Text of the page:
Panama certainly proved worthy and stingy opposition for a United States side that had mowed down the Gold Cup field prior to Sunday’s final in Chicago, if only for the Central Americans’ ability to make a wet blanket out of this one. The match defined “stalemate” for more than 70 minutes.
So there wasn’t much to choose from in terms of U.S. Man of the Match.
Alejando Bedoya did as much as anyone in attempting to open up the congestion with a little dose of variety here and there. And it was Bedoya (pictured, on the left) who supplied the centering pass into such an inviting area than turned into Brek Shea’s piece-of-cake tap-in, the game-winner. (In fact, the ball was probably going in, ushered along by Landon Donovan’s accidental dummy; Shea probably would have been wiser to let that ball meander in on its own, subtracting any chance for an offside verdict.)
Bedoya was the best U.S. man in the first half. Not because he did anything extraordinary, but because he did something. Starting as the right-sided man in the U.S. 4-4-2, Bedoya found some space inside here and there, cutting toward the middle to create a shot (including one deflection that nearly sneaked in) or looking to combine with Eddie Johnson or Landon Donovan.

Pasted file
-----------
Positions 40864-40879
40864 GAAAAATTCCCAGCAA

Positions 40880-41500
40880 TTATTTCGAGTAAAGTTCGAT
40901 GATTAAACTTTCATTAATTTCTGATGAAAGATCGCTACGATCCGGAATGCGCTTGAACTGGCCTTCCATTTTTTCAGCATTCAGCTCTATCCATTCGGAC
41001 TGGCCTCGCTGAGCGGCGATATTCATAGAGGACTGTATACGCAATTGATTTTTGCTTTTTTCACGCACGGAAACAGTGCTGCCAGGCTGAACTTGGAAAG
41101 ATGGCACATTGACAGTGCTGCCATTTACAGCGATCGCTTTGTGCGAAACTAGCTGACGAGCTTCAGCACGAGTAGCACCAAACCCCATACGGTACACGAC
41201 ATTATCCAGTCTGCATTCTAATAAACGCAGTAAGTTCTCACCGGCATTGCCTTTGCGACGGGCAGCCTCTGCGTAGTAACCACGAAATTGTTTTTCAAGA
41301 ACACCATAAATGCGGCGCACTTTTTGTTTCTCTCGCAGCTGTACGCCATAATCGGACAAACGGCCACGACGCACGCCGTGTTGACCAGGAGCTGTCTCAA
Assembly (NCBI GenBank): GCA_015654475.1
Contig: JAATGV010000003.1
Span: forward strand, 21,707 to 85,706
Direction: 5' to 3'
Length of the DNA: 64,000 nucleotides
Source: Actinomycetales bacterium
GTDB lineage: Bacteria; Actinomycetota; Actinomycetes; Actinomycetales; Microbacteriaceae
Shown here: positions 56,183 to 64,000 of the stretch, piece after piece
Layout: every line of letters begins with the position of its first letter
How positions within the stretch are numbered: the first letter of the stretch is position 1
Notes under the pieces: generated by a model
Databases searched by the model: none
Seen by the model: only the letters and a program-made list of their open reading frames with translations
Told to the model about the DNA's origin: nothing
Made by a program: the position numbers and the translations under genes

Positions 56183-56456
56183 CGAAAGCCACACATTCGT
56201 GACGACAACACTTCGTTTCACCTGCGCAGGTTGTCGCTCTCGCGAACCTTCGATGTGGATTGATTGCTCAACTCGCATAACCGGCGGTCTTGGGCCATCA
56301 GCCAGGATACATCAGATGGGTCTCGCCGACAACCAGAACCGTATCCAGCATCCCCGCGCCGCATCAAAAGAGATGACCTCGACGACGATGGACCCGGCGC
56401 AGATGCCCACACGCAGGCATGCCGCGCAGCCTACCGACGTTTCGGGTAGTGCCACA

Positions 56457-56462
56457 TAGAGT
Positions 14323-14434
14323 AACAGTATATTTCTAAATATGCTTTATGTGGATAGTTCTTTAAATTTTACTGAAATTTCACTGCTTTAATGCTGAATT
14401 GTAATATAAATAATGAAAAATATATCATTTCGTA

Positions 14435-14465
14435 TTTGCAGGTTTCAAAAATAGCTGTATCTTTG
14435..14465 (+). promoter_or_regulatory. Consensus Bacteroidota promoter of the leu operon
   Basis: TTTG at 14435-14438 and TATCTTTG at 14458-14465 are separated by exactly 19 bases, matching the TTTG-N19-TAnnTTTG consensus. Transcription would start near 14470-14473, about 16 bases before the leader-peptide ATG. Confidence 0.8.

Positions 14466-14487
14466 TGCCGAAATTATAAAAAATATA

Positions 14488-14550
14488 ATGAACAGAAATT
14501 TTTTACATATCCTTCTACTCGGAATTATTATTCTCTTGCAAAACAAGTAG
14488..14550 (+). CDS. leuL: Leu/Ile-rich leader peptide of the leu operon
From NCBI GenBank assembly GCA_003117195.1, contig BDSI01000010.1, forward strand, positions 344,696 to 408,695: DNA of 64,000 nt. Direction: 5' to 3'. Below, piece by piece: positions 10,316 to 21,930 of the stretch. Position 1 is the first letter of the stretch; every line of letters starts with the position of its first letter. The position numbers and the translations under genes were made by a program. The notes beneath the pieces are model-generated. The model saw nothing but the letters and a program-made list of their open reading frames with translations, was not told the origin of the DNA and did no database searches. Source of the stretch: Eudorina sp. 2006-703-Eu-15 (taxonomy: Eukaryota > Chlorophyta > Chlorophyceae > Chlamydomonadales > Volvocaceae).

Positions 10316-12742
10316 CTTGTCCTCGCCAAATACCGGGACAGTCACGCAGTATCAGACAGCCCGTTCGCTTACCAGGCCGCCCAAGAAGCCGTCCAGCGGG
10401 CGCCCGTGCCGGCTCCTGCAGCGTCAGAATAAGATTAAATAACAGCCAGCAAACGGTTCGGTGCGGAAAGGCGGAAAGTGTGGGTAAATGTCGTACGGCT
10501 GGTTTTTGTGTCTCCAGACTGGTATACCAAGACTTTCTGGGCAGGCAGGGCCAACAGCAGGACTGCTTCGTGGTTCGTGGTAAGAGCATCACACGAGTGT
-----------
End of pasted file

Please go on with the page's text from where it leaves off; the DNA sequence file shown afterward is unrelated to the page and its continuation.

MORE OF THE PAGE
Again, there wasn’t much there as Panama frequently had all 11 players within 40-50 yards of its goal. Just ask Donovan, who was seeing precious little of the ball, or Johnson, who needed to drift well out wide to find any possession. Or ask Joe Corona, who played Bedoya’s left-sided opposite and found little joy at all. He gave way after about 70 minutes to Shea.
Late in the match, Bedoya wisely chose possession over something more chancy and adventurous as the United States embraced the stalemate, demonstrating some wile and looking to finish off the tournament.